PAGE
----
Ask 10 people what makes humans human and you’ll probably get 10 different answers — and then some. From our biased perspective, it’s seemingly simple to come up with many qualities that define the human experience. We love, we laugh. We form deep personal bonds and complex societies. We use language to communicate, art to express ourselves and technology to accomplish complex tasks. As Aristotle pointed out, although we can often be irrational, we have the ability to reason. We formulate ideas, contemplate and test them, and draw conclusions about our world. We can reflect on our own lives and begin to imagine death.
But if we really want to be scrupulous (and we do at Science News), we would have to admit that very few of these qualities are sufficient to set us apart from all other organisms. There are plenty of tool-users and innovators in the animal kingdom. Neither laughing nor loving are limited even to the primate branch of the evolutionary tree. When it comes to mating especially, many creatures appear to have an appreciation for the visual arts. And elephants, some scientists have claimed, have been observed trying to cope with death.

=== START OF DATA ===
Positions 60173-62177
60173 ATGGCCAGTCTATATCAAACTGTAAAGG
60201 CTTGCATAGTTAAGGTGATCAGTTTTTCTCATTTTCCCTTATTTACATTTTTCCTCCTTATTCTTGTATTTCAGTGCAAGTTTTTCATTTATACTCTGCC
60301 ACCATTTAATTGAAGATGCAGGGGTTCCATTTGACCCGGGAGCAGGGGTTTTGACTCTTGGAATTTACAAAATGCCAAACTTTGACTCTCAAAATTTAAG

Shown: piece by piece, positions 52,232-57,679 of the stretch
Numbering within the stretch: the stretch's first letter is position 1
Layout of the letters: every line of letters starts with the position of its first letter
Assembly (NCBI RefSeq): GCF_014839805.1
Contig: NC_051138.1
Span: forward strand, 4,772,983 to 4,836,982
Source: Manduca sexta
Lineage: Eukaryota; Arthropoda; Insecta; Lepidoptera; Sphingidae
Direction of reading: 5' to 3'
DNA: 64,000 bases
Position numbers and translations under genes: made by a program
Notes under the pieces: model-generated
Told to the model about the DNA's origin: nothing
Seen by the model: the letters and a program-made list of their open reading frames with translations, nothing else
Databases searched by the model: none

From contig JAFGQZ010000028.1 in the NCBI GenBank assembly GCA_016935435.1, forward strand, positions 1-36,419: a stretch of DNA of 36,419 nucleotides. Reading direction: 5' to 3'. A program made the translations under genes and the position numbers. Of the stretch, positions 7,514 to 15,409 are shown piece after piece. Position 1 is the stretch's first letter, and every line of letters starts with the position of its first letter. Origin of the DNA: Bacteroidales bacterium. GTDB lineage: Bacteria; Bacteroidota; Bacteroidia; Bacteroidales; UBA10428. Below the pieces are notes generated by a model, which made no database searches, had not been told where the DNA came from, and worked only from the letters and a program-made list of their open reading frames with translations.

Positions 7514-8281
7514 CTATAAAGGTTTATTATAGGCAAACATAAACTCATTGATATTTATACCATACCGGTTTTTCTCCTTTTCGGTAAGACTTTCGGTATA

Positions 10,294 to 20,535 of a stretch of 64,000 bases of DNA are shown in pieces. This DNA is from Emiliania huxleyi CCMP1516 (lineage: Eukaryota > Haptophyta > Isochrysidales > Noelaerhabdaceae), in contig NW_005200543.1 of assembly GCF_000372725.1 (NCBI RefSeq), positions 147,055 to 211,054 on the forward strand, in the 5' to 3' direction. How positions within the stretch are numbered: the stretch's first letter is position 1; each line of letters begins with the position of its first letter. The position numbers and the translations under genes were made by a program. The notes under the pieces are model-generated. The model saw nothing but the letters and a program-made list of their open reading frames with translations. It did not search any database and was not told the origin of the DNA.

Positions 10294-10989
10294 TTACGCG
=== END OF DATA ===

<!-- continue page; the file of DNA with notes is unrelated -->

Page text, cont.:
So to define ourselves, we have to get more specific. Linguists study the details of how we structure our sentences and communicate our ideas. Neuroscientists investigate connections between brain cells. Geneticists have perhaps the most promising approach: Though it’s messy to untangle, a lot of what makes us human definitely resides in our DNA. But looking at genes alone is not enough, as molecular biology writer Tina Hesman Saey has long reported. Chemical modifications of DNA play a big role in how genes turn on and off in the human body (SN: 2/14/09, p. 5). Other molecular players, lincRNAs for example, orchestrate many of the processes of life (SN: 12/17/11, p. 22).
In the May 27 issue, Saey explores yet another underappreciated shaper of humanness: transposons, or “jumping genes.” Much of what sets us apart from our chimpanzee relatives comes from bits of DNA that hop (or have hopped) around our genomes. In fact, nearly 50 percent of our genome is made up of transposons. Depending on where they land, they can cause trouble or, in lucky cases, add some genetic machinery that evolution can work with. Transposons have been shown to play a role in directing embryo development, in fighting immune invaders and perhaps in how we think. “Transposable elements have been with us since the beginning of evolution,” as evolutionary biologist Josefa González says.
It wouldn’t be scrupulous, at least not now, to conclude that transposons should get the credit for making us who we are. But could they have had a contributing part in driving humans to build great houses like those at Chaco Canyon or to domesticate horses? Might transposons have some role in the creativity required to invent an artificial womb? Maybe so. It’s most certainly true that they are yet another valuable route for scientists to explore. And it’s that exploration that gets us beyond simple answers to a fuller understanding of our world and ourselves.